Wow! I can’t believe so many things has happened since my last blog post! Some of them are: I am now a proud college graduate(!), I have travelled to a number of new places like Punta Bulata in Negros Occidental and some out of the way places in Capiz, met lots of new friends, experienced huge career growth, made major decisions in my love life(I’m engaged!), and a lot more!
Truth is, I still have a lot of blog backlogs. But like I said, I will be tackling them all slowly but surely.
Anyway, this morning when I woke up I felt this itch to blog. Today’s blog post is about breathing and visualization. I’d like to share all the things I have learned from my teachers, my readings and of course through my experiences as well.
All of us breathe. We usually view the rhythm of our breathing as automatic. We are seldom aware of the quality of our breathing and tend to just take partial, shallow breaths using only the upper part of our lungs. We often hold our breath or take light, quick breaths, especially when we are tense, nervous, or fearful, without being conscious of it.
So now, try the following simple breathing exercise: Consciously, take a few short, shallow and irregular breaths. Be aware of how you feel. Chances are you will feel anxious, uneasy, and ungrounded.
Now take a few deep, full breaths, counting slowly to six at each inhalation and slowly to six as you exhale. Chances are that this deeper, slower breathing will help you feel more calm and comfortable.
If you have observed, when rapid, shallow breathing becomes chronic or habitual, we also limit the amount of air that we take into our body. This not only impairs our body’s ability to oxygenate the blood and other vital tissues (you can ask your doctor about this), but it often makes us feel nervous, mentally sluggish, and tired. In contrast, deep, rhythmic breathing is essential for proper oxygenation and can have a positive impact on how we feel mentally and emotionally.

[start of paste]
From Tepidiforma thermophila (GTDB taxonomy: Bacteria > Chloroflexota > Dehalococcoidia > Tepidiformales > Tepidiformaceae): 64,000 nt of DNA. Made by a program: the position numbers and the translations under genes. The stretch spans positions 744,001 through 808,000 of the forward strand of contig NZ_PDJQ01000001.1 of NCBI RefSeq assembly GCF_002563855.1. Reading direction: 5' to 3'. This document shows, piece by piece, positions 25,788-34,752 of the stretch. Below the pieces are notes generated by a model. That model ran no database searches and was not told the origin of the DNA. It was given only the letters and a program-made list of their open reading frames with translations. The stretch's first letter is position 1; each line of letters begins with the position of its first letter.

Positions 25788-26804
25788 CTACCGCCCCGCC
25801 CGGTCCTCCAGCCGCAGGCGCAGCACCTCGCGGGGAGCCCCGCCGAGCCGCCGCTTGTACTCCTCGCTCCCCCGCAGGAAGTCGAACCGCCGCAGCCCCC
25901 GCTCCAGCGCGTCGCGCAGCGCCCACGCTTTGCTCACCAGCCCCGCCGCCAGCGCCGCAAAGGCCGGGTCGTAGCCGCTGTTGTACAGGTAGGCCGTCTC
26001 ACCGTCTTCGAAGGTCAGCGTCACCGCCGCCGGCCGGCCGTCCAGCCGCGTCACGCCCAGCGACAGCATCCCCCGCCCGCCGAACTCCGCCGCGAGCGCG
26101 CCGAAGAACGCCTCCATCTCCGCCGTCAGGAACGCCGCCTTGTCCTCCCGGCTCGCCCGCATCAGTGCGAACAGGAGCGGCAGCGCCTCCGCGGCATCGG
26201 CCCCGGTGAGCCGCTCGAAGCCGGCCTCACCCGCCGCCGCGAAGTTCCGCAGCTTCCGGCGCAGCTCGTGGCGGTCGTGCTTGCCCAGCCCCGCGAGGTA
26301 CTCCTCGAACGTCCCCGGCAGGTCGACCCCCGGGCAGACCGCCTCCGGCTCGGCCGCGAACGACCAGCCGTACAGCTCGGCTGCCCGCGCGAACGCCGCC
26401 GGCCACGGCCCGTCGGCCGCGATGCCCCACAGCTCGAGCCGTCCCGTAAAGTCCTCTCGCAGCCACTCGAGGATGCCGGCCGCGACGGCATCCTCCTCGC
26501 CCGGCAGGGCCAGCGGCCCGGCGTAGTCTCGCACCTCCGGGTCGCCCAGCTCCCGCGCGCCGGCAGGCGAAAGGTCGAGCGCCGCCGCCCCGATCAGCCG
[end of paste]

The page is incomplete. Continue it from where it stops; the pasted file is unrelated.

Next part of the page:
I also would like to share with you the things I have learned about visualization. Creative visualization is often used in a healing meditation. In the book “You Can Heal Your Life” by Louise L. Hay, she outlines the three basic parts of a positive healing visualization, which we can adapt to our individual needs. I am sharing them to you as well below:
- An image of the problem or pain or disease, or the diseased part of the body.
- An image of a positive force eliminating this problem.
- An image of the body being rebuilt to perfect health, and then the image of the body moving through life with ease and energy.
Always remember that positive visualization can incorporate literal images, symbolic images related to treatment, or abstract images. One universal image you can use is a bright, white healing light. Imagine it shining around (and through) every aspect of your being.
So I hope you have learned something in my blog post today. It always makes me feel good everytime I put into words my ideas and feelings. Hope to see you in my next blog post and don’t forget to leave a comment below.